Court Says Patent Owner Can’t Sue Company Making Products for Licensee

asetek-patent-300x294In a case from the Northern District of California, a federal judge ruled that a patent owner could not maintain a patent infringement action against a company that was making products for the patent owner’s licensee.

In 2012, Asetek, a Danish company, entered a licensing agreement with Corsair in which Corsair was permitted to practice Asetek’s patents in exchange for royalty payments and other consideration.

The patents at issue involved liquid cooling systems for computers.

One section of the patent license provided:

Asetek grants Corsair . . . a non-transferable, non-assignable, nonexclusive license, with no right to sublicense, under the US Patents, to make, have made, use import, sell, offer to sell (through distribution or otherwise), or otherwise dispose of Licensed Products in the United States.

CoolIT made allegedly infringing products for Corsair pursuant to Corsair’s request.  Initially, these were just standard CoolIT products with Corsair’s logo added to the outside cover.  However, by the time Corsair and Asetek entered into their patent license agreement, Corsair was giving CoolIT new product specifications for the products it was manufacturing for Corsair.

Asetek sued CoolIT for patent infringement.  CoolIT moved for summary judgment on the grounds that it was making the products under Corsair’s “have made” rights.

Asetek contended that the “have made” rights did not apply where a licensee simply purchased a product “off the shelf” in ready-made form.

The district court noted that while a product must be made “for” a licensee under a “have made” license, the Federal Circuit has not expressly ruled that a product must be custom made for a patent licensee:

[I]t is difficult to discern a policy basis to distinguish under the implied license theory a customized product from a standardized product purchased by the licensee. In either case, the licensee chooses to outsource the production in order to practice the patent rather than manufacture the product itself. And even if the product is off-the-shelf, immunity extends only to sales of the product to the licensee, not to sales by the manufacturer or by any other unlicensed party. It is therefore difficult to discern how the licensor’s expectations and rights are impaired as a result of the licensee buying off-the-shelf versus customized products; the licensor’s rights as to sales of infringing off-the-shelf products to unlicensed users is still protected. Furthermore, the line between customized and non-customized products can be unclear: for instance how should the court treat an off-the-shelf product that is slightly modified for the license?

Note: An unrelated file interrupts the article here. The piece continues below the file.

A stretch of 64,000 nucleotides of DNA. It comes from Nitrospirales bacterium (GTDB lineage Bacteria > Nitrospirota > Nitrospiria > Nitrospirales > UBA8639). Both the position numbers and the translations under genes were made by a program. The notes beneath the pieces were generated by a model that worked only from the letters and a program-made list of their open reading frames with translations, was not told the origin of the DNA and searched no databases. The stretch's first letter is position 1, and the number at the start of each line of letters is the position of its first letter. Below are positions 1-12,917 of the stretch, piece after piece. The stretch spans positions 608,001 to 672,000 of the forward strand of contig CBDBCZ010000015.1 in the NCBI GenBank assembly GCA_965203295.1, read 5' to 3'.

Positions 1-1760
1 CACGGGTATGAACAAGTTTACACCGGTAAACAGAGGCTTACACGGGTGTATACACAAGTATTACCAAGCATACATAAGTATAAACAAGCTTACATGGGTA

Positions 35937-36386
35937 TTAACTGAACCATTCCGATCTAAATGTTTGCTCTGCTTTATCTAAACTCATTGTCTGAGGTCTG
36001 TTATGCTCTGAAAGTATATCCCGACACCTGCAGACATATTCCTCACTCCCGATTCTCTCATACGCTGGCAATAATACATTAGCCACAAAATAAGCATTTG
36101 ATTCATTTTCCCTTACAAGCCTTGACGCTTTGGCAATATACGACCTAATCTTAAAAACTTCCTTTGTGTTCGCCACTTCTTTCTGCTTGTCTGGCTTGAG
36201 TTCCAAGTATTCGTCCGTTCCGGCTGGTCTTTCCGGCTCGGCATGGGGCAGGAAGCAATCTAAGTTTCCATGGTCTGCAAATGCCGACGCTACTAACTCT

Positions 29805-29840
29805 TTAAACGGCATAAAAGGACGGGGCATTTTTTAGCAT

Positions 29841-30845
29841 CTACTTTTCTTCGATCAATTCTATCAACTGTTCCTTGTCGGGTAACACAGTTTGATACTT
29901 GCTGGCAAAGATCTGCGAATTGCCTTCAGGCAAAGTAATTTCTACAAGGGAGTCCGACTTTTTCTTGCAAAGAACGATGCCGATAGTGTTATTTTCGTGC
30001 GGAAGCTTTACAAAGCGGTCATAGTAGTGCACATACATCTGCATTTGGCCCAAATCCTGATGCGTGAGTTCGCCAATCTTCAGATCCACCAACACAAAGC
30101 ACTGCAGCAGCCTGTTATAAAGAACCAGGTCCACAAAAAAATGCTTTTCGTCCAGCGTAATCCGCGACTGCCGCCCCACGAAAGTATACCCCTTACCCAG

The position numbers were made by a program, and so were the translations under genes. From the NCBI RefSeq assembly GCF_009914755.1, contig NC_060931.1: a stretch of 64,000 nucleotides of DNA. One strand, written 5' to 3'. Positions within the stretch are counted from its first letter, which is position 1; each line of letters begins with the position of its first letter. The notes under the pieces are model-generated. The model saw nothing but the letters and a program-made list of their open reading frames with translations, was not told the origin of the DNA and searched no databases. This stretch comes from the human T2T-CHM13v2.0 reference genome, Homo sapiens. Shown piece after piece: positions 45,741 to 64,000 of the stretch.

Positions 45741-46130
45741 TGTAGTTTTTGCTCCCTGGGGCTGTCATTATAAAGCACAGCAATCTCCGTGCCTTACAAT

The court also found that even if it accepted Asetek’s argument that “off-the-shelf” products were not covered by a “have made” license, no reasonable jury could conclude that CoolIT’s products were actually sold to Corsair in ready-made form and not custom made.

Asetek also argued that Corsair’s relationship with CoolIT violated the “laundering” provision of the patent license, which read:

Corsair agrees that neither Corsair nor its Controlled Companies will use the licenses and rights granted by Asetek under this Agreement in any way to circumvent the purpose of this Agreement, or the licensing and enforcement of the US Patents and Non-US Patents against unlicensed entities. Corsair agrees that neither Corsair nor its Controlled Companies will use the licenses and rights granted under this Agreement to launder products of unlicensed entities.

The court found that the laundering provision did not trump the “have made” rights and was not applicable to the facts of the case.

It is not clear from the decision why Asetek would grant Corsair “have made” rights and then sue Corsair’s supplier for allowing Corsair to make use of those rights.

It is possible that including “have made” rights was simply a careless mistake that didn’t reflect Asetek’s actual intent in granting the license.

It might also be that Asetek, which claims to be the world’s leading provider of liquid cooling systems for computers, didn’t anticipate that the “making” would be done by CoolIT – its leading competitor in the liquid cooling field.

The lesson here for patent licensors is that if you care about who does the “making” under a “have made” clause you should specify that in the license – and exclude your competitors.

Asetek isn’t giving up after its summary judgment loss.  Shortly after being issued a new patent on June 10, it sued CoolIT for infringement of the new patent – one that presumably is not yet the subject of a license to Corsair.


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